In order to use this the applications have to be written in Pliant of course which is why Pliant is also a set of standard applications that offer the traditional functionality. Servers for HTTP, FTP, SMTP and POP3 already exist. In this context it should also be noted that Pliant does have a file system including TCP, HTTP, FTP and SMTP which means that URLs can be treated like normal files.

All this lets Pliant blur the border between programming and configuration which was one of the motivations for developing it. The step that has to be overcome in order to get into programming is lowered since the same language framework used for configuration can be used for programming.

And finally Pliant is also a "high-level" operating system. It runs directly on the Linux kernel or on a standard Posix or Windows system. Pliant is then the only user-space process which can work free of glue code and legacies. Since there is only a single process needed to run a HTTP server, the system is potentially very stable.

All these aspects are Pliant; which brings me to the current status.

The current main problem is that the standard code-generator does not have current optimisations and can only create code for the i386 processor - although the "Posix" code-generator allows running Pliant on several systems including GNU/HURD. This immediately brings me to what will come next. First of all Hubert is looking for someone who would like to to work on the codelgenerator for Intel chips or do a port to the Alpha processor. He is currently working on a database system and plans on writing a graphical toolkit which will then be the basis for the Pliant wordprocessor. A spreadsheet should come somewhere between the completion of graphical toolkit and wordprocessor since it should be very easy to implement in Pliant.

Although this project is probably mainly of interest to insiders I hope to have conveyed this extremely interesting idea.

I'd like to close with a project that is not directly related to computer science because it goes a little more into the "Free Science" direction.

Worldwide Botanical Database

Jean-Marc Vanel sent the address to his homepage for a "Worldwide Botanical Database" [10]. Currently, knowledge about the flora of our planet is spread over a lot of libraries and herbaria which forces scientists to travel in order to get to the information. This often slows down the scientific progress or stops it altogether.

In order to protect the different species on our planet effectively it is paramount to first understand them. So his goal is to create a botanical database that contains descriptions, pictures and geographical distributions for all plants on the planet.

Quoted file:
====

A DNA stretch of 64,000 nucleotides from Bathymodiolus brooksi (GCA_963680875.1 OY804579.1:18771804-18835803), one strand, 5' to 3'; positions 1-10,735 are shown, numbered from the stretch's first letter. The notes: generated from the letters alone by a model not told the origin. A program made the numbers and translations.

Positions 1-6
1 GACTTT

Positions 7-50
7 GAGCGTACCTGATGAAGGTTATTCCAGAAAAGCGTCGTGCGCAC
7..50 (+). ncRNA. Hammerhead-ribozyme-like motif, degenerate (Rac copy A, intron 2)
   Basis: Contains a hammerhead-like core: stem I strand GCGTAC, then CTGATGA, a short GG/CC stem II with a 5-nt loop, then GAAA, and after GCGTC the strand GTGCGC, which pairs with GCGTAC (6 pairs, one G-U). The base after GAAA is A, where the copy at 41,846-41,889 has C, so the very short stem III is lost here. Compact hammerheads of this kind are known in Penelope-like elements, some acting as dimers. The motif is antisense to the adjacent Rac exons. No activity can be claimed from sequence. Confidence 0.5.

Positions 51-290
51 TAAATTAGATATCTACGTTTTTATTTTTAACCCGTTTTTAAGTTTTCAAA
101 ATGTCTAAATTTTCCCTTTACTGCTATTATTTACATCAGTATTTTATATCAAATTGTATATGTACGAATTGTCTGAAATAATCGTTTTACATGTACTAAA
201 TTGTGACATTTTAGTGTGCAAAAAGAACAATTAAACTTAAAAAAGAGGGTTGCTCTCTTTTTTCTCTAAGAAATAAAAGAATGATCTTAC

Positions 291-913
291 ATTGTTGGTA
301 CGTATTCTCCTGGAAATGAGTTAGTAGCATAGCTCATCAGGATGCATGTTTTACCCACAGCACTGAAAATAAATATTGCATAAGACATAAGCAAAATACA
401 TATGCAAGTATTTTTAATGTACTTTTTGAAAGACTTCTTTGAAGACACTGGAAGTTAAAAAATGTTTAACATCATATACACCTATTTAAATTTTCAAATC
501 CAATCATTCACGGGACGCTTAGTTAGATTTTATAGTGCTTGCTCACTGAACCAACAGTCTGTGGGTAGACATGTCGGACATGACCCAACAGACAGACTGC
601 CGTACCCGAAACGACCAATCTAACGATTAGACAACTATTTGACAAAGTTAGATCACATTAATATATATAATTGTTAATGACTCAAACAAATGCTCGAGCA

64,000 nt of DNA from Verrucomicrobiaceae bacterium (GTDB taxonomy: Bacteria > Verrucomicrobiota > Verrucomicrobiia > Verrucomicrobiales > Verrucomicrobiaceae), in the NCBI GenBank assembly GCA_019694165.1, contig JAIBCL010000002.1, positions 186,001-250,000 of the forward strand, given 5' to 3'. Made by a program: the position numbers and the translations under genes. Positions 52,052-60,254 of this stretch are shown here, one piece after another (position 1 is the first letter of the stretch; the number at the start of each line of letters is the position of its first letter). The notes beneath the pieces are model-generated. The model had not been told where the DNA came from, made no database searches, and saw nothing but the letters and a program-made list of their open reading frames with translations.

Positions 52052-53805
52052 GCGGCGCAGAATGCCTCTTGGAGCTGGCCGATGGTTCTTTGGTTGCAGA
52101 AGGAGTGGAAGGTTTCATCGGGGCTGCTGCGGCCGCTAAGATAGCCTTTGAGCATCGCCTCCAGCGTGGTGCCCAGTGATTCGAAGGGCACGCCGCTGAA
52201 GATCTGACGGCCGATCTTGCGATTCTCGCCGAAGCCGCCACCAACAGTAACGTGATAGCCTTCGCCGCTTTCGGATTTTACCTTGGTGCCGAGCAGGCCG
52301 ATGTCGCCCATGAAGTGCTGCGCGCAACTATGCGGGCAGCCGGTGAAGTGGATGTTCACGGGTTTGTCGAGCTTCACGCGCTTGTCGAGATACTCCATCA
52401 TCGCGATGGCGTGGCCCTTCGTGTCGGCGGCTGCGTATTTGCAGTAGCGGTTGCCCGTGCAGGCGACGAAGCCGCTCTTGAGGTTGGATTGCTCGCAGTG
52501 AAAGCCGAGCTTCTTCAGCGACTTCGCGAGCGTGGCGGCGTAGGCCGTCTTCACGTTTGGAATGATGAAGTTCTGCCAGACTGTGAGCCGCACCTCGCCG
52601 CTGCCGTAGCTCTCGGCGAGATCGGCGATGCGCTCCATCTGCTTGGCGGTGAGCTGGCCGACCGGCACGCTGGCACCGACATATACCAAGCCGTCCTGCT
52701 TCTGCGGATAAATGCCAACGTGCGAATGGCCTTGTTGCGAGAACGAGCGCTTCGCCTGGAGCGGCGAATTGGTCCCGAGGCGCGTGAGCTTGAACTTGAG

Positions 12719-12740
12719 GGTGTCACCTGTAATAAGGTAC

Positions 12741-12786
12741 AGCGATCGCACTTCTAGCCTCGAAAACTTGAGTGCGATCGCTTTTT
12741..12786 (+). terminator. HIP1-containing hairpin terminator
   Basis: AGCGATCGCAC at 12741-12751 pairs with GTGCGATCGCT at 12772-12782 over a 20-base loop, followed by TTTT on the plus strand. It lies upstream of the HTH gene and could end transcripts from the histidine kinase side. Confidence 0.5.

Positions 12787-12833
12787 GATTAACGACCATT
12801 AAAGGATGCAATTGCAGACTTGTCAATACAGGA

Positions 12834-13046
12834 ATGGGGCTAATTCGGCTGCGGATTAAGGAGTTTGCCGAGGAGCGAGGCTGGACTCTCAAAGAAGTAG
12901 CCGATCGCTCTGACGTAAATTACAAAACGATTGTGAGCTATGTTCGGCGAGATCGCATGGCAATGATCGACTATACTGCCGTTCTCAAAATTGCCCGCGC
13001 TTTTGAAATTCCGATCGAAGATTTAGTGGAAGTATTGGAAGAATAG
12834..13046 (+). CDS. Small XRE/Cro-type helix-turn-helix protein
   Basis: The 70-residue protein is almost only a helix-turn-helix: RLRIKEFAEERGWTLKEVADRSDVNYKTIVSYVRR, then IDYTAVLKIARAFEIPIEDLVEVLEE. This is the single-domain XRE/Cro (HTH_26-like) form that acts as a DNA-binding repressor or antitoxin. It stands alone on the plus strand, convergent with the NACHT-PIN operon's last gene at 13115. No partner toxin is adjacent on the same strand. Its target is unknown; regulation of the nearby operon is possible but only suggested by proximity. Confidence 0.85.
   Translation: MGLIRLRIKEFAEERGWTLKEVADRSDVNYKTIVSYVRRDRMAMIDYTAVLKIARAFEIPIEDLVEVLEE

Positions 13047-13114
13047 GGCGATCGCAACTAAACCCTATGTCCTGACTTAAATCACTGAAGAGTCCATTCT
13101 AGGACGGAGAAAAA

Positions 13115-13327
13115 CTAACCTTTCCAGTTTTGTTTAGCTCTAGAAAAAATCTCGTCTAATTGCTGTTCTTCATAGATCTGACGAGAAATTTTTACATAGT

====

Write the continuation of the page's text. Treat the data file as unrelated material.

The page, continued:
Unfortunately biologists usually lack the necessary background required to realize such a project whereas most computer scientists do not have the required biological background. This is why Jean-Marc Vanel asks all interested people from computer science and biology to get in contact with him so the project can be realized.

...until the next time

This brings me once again to the final words. First of all there is rather sad news from Norway. For his work on giving people the opportunity to play the DVDs they purchased legally, the Norwegian government has laid charges against Jon Johansen. Especially when looking at the positive development that countries like France have shown, it is really questionable to take legal measures against the development of Free Software. I very much hope the whole thing will have resolved itself before this column has been released. If it is not, I ask you to look out for protest actions and participate in them. If possible, I will create some sort of link or information on the Brave GNU World or my personal GNU homepage.

But there is also good news. A heartfelt thanks goes to Denis Bodor from the Linux Magazine France who gave me a big stack of magazines at the Linux Expo/Linux World in Paris. Now I finally have the physical proof that the column is being printed in France.

That's about it for now. Please don't hesitate to contact me [1] in case of questions, ideas, comments or projects that should be featured.

[1] Send ideas, comments and questions to Brave GNU World <>
[2] Homepage of the GNU Project
[3] Homepage of Georg's Brave GNU World
[4] "We run GNU" Initiative
[5] Gcompte homepage
[6] SCWM homepage
[7] eev homepage
[8] eev manifesto
[9] Pliant forum
[10] Wordwide botanical database - homepage

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Last modified: Mon Mar 20 15:14:50 CET 2000